Uncategorized, writing

Dubious Math and a Work in Progress

Happy Wednesday! Today is the day that our most excellent monkey maven, K.L. Schwengel, has designated as WIPpet Wednesday, which involves posting a date-related snippet of one’s work in progress. I’m working on an alternate history of sorts which takes place in a slightly different version of the world from 1880-1930. The theme is that it involves icy regions of the earth – the Antarctica and the Arctic and other desolate and fascinating places and the people who inhabit them (thus, the series is called “Icebound”). Here is the beginning from volume 2, “All Mouth and No Trousers,” currently in progress. My math is suspect, but involves: 27 lines (11+19+2+0+1+4-1)

Commandant Gorge Elderbatch didn’t actually read the letter from his wife until two days after receiving the bundle of mail. He was sitting in his office, laboriously attempting to compose and inspiring speech after delivering the latest round of orders to attain the impossible, create triumph out of disarray, and endure the unendurable for the sake of God, glory, and Shepherd’s Pie. A waft of Mrs. Elderbatch’s perfume rose from the crisp, neatly handwritten letter. She had told him the name of the perfume countless times, but he never could remember it. Something like Athena’s musk or St. Brigid’s Rose Arbor or maybe it was Henley’s Delectable Concoction. Whatever the name actually was, he conjured in his mind and image of his stately, rather prudish, carefully manicured, and pleasant smelling wife. He read the letter all the way through, blinked, wiped at his eyes – for they seemed to suddenly blur everything – and sat for a moment staring at his office wall before reading it again, slower this time.

Dear Gorge,

It is with little regret and great satisfaction that I pen this letter to you now. By the time you receive it, I will have left behind our modest home at 10 Will Bury Ln. and arrived at the sprawling veranda of Rodrigo Rodriguez Scardina’s cattle ranch in Brazil. You and I will have at last ended this farce of a marriage officially – for the vicar Williams assures me that your desertion of me and the children to that God-awful southernmost post is more than cause enough to file for divorce. If it is not, however, adultery on my part should seal the deal entirely. I warned you that if you left you would live to regret it. I imagine you assumed that threat was not something I was prepared to enact.

Miss Electra Yellowsmile appeared in the doorway, her luminous blue eyes attentive. “What was that, sir? I didn’t understand what you were saying.”

It was at that moment the Gorge realized he had been reading the letter aloud. There seemed to be something wrong with his vision, which blurred and sharpened at irregular intervals. And there was a most tremendous throbbing in his temples the likes of which he had never experienced before. A voice rasped out:

“Mrs. Felicia Elderbatch has filed for divorce.”

The voice was a man’s. Since only he and Miss Electra occupied this room, logic told him that the voice was his. It got louder.

“She has taken Phebe, Edward, Maurice, Andrew, Prudence and even Methuselah the dog to South America to live with some bloke named Rodrigo! Do you hear me, Miss Yellowsmile? My wife has left me and filed for divorce!”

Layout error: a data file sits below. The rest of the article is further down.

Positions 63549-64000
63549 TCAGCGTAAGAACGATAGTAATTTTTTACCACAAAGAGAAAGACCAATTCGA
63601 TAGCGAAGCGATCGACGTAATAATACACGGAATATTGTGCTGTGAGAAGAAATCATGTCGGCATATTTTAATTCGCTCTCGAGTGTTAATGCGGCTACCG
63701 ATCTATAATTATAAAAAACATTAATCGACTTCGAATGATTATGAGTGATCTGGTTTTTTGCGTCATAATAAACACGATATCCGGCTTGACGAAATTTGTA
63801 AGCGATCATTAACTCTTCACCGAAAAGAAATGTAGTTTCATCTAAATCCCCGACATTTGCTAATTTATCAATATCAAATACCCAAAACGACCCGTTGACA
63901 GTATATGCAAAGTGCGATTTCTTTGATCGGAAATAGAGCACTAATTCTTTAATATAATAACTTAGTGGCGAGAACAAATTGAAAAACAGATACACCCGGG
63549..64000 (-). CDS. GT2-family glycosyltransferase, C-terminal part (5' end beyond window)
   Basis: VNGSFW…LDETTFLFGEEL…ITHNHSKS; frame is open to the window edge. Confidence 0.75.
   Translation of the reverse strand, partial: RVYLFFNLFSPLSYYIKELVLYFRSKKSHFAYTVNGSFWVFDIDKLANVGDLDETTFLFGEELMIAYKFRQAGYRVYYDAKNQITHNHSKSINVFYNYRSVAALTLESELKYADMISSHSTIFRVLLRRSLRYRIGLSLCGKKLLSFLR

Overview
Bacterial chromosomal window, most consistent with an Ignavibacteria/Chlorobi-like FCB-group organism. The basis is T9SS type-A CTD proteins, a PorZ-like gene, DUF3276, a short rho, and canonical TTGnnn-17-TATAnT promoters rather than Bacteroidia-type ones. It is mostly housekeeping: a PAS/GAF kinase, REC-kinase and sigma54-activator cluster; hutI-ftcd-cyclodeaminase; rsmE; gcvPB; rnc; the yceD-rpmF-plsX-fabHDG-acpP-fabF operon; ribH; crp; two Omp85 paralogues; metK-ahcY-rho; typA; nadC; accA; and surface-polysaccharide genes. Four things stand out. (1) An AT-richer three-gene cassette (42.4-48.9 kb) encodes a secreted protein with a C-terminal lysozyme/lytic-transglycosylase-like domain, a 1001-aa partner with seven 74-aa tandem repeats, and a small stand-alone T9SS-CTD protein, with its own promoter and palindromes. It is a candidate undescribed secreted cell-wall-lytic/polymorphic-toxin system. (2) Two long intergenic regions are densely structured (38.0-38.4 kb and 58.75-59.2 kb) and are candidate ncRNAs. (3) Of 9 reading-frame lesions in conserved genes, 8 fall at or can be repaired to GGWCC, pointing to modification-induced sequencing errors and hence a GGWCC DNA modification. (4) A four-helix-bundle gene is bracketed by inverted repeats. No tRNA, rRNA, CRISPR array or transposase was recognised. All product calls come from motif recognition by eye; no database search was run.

“Oh,” Electra responded, a dimple appearing in her pixie-like chin as she frowned, lips downturned in a perfect half-arc. “How very unwise of her.”

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13 thoughts on “Dubious Math and a Work in Progress”

  1. wow…what a way to get that news. Not just in a letter but a letter with so much attitude attached to it. I liked how you portrayed his emotions in this. I don’t think it’s something we see often enough.

  2. Wow. That’s some letter! Doesn’t sound like they had a very good relationship to begin with. I love how you draw us into his mindset as he reacts to it.

  3. Oooh I like this. I really like how you do things like “There seemed to be something wrong with his vision, which blurred and sharpened at irregular intervals.” and “The voice was a man’s. Since only he and Miss Electra occupied this room, logic told him that the voice was his.” It really puts us in his skin, which is something I love to have happen to me when I’m reading.

  4. Man… this is fantastic. I often find 3rd person narrative boring because it lacks voice and depth of character perspective, even if I like the story and characters. But this… this is bang-on. Exactly the kind of thing I want to read more of. Somehow the distance actually adds to it, but I feel like I’m right there with the character. When I get back to attempting 3rd person, I’m coming to you for tips.

    Well done! All the likes! *raises bottle of Mrs Elderbatch’s perfume*

    1. Wow! Thank you so much for your kind words! I don’t know that I’m any kind of expert – I think it was dumb luck, actually. I did recently attend a writer’s presentation in which an agent gave a bit of advice: “If you get the voice right in fiction then everything else can be fixed. Plot, characterization, etc.” It really stuck in my mind.

      Haha, glad to hear that Mrs. Elderbatch’s perfume made an impression!

  5. So great! I don’t know if my favorite part is, “for the sake of God, glory, and Shepherd’s Pie,” or that that woman’s name Miss Electra Yellowsmile. Seriously – the way you gave us such a quick but absolutely thorough picture of his wife was fantastic. Can’t wait to read more of your work! 😀

  6. Nice excerpt. 🙂 Poor George. 😦 Can’t say I blame his wife terribly. Not that I condone her behavior, but taking off and leaving her with five kids for what surely would have been quite a long stretch wasn’t exactly gentlemanly on his part. Still. Poor guy.

    I love Miss Yellowsmile’s reaction. 😀

    Heads up: a couple of your an’s got auto-corrected to and’s.

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